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Last fall, warnings on university letterhead threatened to cut off Leslie Sixtos' food and housing if she did not pay up.

Two months after buying books and starting her job as a campus tour guide at Utah State University Eastern, Sixtos still had not received the federal grant she had applied for almost a year earlier.

Relief finally came in October, when Sixtos returned to her dormitory after work one day to find an email saying she would receive enough money to stay enrolled.

"I called my mom and we were both screaming," said the criminal-justice major. "This is my motivation to continue school and do great in it."

Sixtos is not alone. Even after they come to campus, many Utah college students remain in limbo, unsure of whether their federal financial aid will allow them to stay. But that is set to change, say Utah's higher-education officers as the financial aid timeline is scheduled to advance.

"This can only be a positive," said Stephen Rogers, outreach manager at the Utah Higher Education Assistance Authority, "because it gets the question of, 'Hey, am I going to school?' in front of the students earlier."

It spells good news for Utah's high school sophomores, who will be the first group to apply for both admission and aid at the same time. The main change is that they will be able to file the financial forms for the Free Application for Federal Student Aid (FAFSA) in October, three months earlier than now. They also can rely on 2-year-old income information to fill it out, instead of waiting for parents' tax forms to arrive with the most up-to-date income information. This year's applicants still have had to wait until Jan. 1 and use 2015's income information.

Some expect the move to improve school retention rates in Utah.

Currently, it's not unusual for students to already be preparing for midterms by the time their aid package comes in. Often, factors out of their control can extend the wait time.

For example, the financial aid office Sixtos relied on was in the middle of being absorbed by its parent center at the main Utah State University campus in Logan, school officers told her, so it took even longer to process her forms.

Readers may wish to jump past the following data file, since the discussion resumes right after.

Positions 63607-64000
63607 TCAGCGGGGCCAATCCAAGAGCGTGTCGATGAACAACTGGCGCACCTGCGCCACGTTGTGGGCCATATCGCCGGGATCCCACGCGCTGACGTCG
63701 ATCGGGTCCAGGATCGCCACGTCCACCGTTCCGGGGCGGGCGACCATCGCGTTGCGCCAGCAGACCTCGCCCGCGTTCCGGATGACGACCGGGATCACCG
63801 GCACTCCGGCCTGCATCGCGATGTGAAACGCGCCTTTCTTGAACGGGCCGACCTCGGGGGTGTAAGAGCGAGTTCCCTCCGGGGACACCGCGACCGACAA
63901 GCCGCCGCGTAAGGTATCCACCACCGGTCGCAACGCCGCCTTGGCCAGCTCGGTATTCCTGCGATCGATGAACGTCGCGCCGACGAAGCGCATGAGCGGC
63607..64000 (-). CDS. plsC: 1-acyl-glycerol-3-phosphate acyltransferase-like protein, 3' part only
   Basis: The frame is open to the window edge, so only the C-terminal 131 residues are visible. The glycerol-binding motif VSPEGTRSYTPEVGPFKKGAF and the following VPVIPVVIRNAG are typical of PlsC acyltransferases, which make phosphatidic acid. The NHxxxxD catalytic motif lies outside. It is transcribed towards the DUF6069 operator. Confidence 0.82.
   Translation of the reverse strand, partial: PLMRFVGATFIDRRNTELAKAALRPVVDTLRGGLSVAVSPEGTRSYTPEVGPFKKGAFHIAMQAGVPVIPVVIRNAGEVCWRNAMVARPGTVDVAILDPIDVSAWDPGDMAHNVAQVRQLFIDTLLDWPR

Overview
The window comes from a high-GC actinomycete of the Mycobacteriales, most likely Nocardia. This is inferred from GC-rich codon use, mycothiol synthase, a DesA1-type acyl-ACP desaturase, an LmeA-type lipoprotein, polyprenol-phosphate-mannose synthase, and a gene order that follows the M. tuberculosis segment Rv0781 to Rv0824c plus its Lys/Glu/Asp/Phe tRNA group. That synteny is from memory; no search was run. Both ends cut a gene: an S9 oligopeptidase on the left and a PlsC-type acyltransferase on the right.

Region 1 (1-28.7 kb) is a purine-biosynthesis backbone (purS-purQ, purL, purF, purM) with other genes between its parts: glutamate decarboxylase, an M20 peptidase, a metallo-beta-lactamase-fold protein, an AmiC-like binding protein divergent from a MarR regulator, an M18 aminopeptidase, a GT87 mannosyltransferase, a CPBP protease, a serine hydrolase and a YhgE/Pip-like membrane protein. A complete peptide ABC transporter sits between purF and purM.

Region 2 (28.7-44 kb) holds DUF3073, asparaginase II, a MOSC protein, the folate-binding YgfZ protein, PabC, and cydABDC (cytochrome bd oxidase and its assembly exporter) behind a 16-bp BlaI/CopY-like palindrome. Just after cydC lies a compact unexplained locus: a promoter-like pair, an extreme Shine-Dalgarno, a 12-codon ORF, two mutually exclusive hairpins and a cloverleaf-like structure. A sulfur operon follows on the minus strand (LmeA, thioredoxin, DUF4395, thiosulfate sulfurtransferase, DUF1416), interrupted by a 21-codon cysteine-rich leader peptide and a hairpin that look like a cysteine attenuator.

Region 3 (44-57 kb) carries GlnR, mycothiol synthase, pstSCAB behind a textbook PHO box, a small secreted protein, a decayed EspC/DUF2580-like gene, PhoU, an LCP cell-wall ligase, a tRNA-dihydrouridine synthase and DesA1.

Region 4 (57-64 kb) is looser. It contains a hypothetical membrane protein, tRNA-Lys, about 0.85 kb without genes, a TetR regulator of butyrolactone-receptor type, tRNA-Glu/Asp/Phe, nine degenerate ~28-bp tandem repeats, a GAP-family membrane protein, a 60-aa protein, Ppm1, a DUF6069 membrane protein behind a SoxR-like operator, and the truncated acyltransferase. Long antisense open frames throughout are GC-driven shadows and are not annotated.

Sixtos dogged aid officers to ensure the money would come. Other students complained on Twitter and the anonymous posting app YikYak this fall about long lines and headaches. One Twitter user at the University of Utah joked the experience had him rooting against the Utes before their September season-opener against the University of Michigan Wolverines at Rice-Eccles Stadium.

The timeline change announced by President Barack Obama this fall is expected to help correct those hang-ups.

Students are more likely to escape the stress and unknowns once on campus, said Rogers, because they'll receive grant offers up to three months earlier. They are more likely to stay, he said, if they know their financial outlook from the outset.

Students often are told they will receive more money for applying on the early side. So families also should breathe a sigh of relief with the knowledge they won't have to wait until tax season.

"With this new change, that's out the window," Rogers said. "Everyone should be on equal footing."

Even with the new requirements, getting financial aid remains a difficult process.

The online forms require clicking through scores of pages and ask for a trove of financial information. For example, families must locate and report investment information on trust funds and stocks, but not 401(k) or retirement plans.

The paperwork is needed to secure Pell grants — the scholarships that are reserved for low-income students and do not need to be repaid — as well as other aid. It's also necessary for work-study opportunities, like campus jobs in the cafeteria or library. And it's used by colleges and external organizations to determine eligibility for other kinds of grants.

Sixtos, for her part, first learned about the process in a college information night at Granger High School last year. It was new and daunting to her family, who moved to West Valley City from Los Angeles years ago. The aspiring veterinarian is set to be the first in her family to graduate from college.

Sixtos' role as a USU ambassador — a school employee who travels the state fielding questions from prospective students and parents — pays her tuition in full. But her federal Pell grant pays her additional bills. It even allowed her to buy a small laptop, her main note-taking and study tool.

Even though the award is free, it is underutilized in Utah and across the country.

The U.S. Department of Education estimates 2 million college students eligible for the aid never applied for it. Many in that group are from Utah, which has the lowest rate of financial aid applications, according to a NerdWallet analysis released earlier this year.

About one in three Utah high school seniors fill out the FAFSA, according to the National Center for Education Statistics and U.S. Department of Education.

The other two-thirds are the students Rogers and Sixtos are trying to reach, especially as the new process gets underway.

"Applying early is a good step," Sixtos said. "They'll just be set to go: No problem, no doubting."

Twitter: @anniebknox